BULAWAYO, ZIMBABWE-- The Zimbabwe government has been urged to build the capacity of the National Competitiveness Commission (NCC) to enable it to effectively deliver on its mandate of ensuring Zimbabwe becomes a sought after destination for foreign direct investment.

Zimbabwe, under the new government led by President Emmerson Mnangagwa, is trying to sell itself as a destination open for investment. The government set up and appointed the first board of the NCC last

year, headed by industrialist Kumbirai Katsande, but since then, the institution has not been allocated funds and other resources to begin its work.

Among other duties, the NCC is tasked with reviewing existing and new business regulations to ascertain their impact on the cost of doing business and recommend amendment or repeals where appropriate to enhance competitiveness. It is also mandated to review all price changes by government institutions, local authorities and business to ensure they do not negatively impact on the economy.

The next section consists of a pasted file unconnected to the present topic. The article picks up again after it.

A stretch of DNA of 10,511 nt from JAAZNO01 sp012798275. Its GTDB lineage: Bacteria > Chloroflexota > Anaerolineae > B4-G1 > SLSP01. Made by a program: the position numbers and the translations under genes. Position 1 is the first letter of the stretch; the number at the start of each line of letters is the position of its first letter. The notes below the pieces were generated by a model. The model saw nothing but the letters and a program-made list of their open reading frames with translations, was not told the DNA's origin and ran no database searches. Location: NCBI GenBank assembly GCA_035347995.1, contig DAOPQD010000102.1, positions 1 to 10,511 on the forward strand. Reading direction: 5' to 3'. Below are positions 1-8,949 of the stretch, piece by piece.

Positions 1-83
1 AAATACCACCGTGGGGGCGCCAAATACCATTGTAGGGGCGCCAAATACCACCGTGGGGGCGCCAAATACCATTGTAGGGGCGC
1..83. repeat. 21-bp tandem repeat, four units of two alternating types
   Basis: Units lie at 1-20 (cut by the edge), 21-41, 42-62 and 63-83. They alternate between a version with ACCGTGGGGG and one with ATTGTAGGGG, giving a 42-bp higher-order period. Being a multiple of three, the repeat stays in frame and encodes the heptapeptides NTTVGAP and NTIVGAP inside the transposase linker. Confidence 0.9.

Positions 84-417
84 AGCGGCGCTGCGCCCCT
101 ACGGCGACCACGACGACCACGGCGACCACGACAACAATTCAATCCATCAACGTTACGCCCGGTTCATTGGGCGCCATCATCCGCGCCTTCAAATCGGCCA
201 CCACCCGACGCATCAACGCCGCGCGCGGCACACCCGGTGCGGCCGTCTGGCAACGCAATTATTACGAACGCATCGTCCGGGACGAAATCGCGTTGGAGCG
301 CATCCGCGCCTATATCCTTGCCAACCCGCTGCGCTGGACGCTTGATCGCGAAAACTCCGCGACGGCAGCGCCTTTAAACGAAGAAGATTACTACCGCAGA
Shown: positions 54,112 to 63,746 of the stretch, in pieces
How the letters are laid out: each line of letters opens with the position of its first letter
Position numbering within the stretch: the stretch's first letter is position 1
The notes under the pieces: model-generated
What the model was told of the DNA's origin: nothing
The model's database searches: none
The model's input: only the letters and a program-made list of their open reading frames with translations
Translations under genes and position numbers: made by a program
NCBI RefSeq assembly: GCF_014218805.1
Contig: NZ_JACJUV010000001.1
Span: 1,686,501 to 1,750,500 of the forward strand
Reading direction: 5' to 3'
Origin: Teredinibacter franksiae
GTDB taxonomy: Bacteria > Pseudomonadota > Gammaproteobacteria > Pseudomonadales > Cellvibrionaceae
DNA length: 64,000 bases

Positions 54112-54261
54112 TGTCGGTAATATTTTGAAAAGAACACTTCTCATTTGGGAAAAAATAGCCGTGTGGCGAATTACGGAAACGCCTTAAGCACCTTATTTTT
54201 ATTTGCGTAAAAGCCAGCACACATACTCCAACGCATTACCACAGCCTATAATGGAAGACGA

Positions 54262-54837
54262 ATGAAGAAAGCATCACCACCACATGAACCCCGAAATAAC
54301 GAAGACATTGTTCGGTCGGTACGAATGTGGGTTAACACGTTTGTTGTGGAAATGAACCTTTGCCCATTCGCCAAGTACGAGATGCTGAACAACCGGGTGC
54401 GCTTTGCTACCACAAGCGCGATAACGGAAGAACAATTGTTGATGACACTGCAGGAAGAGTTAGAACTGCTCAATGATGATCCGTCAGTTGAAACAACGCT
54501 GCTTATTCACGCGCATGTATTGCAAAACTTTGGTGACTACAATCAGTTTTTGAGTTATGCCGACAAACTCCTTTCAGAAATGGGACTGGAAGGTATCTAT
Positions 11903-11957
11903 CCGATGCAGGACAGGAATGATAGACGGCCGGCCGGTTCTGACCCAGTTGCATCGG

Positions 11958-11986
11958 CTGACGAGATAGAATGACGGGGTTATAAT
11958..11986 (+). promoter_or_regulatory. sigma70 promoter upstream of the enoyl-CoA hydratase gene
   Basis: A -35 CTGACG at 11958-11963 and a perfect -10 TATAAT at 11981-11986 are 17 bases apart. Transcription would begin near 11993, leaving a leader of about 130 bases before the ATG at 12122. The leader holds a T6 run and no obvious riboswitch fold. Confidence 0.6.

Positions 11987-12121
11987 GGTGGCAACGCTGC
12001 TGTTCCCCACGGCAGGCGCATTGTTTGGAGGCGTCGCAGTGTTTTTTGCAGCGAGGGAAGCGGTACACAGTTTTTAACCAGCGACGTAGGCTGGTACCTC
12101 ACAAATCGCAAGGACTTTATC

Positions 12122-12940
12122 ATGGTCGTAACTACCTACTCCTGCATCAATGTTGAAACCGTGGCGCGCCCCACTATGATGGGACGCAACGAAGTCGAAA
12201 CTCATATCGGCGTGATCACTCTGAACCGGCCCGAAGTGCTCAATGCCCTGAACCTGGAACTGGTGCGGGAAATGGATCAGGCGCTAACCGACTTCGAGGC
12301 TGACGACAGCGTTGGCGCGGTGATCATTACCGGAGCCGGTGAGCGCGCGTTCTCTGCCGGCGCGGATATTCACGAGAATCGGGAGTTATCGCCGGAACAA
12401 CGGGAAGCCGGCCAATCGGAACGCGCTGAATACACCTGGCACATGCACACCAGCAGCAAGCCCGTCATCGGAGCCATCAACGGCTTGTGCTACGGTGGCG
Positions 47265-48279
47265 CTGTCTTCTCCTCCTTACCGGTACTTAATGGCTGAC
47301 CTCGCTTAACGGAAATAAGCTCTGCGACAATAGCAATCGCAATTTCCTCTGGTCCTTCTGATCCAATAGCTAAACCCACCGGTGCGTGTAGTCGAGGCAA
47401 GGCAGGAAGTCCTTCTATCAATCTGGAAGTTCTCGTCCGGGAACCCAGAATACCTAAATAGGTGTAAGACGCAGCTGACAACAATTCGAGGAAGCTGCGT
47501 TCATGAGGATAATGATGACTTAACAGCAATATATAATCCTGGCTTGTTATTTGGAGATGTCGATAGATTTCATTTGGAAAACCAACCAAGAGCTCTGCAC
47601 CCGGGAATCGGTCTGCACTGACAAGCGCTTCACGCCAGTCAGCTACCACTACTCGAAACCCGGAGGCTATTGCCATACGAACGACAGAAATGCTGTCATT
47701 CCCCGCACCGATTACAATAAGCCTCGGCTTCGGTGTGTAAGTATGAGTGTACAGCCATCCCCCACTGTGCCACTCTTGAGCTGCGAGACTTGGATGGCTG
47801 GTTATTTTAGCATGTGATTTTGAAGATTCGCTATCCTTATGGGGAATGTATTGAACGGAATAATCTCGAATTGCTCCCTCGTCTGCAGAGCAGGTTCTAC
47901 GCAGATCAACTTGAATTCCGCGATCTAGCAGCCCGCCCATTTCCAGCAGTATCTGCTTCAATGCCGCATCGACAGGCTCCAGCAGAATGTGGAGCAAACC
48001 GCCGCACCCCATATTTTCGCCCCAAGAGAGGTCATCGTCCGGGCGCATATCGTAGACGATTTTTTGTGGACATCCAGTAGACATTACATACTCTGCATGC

Katsande told the on-going Confederation of Zimbabwe Industries (CZI) annual congress here this week that since his appointment last year, the NCC had continued to operate with little or no resources, a skeleton staff and without a substantive leader for its secretariat.

The NCC will be going into all these areas (law, regulation as well as price reviews) but the problem is the NCC is still not capacitated, Katsande told the captains of industry at the CZI meeting. The board was appointed in July last year but up until now we do not have an executive director.

He said the government should treat empowerment of the institution as a matter of urgency as it worked on various initiatives aimed at improving the country's ranking on the World Bank's ease of Doing Business Report. Last year, Zimbabwe ranked 159th out of 190 countries, only performing better than troubled countries such as South Sudan and Somalia.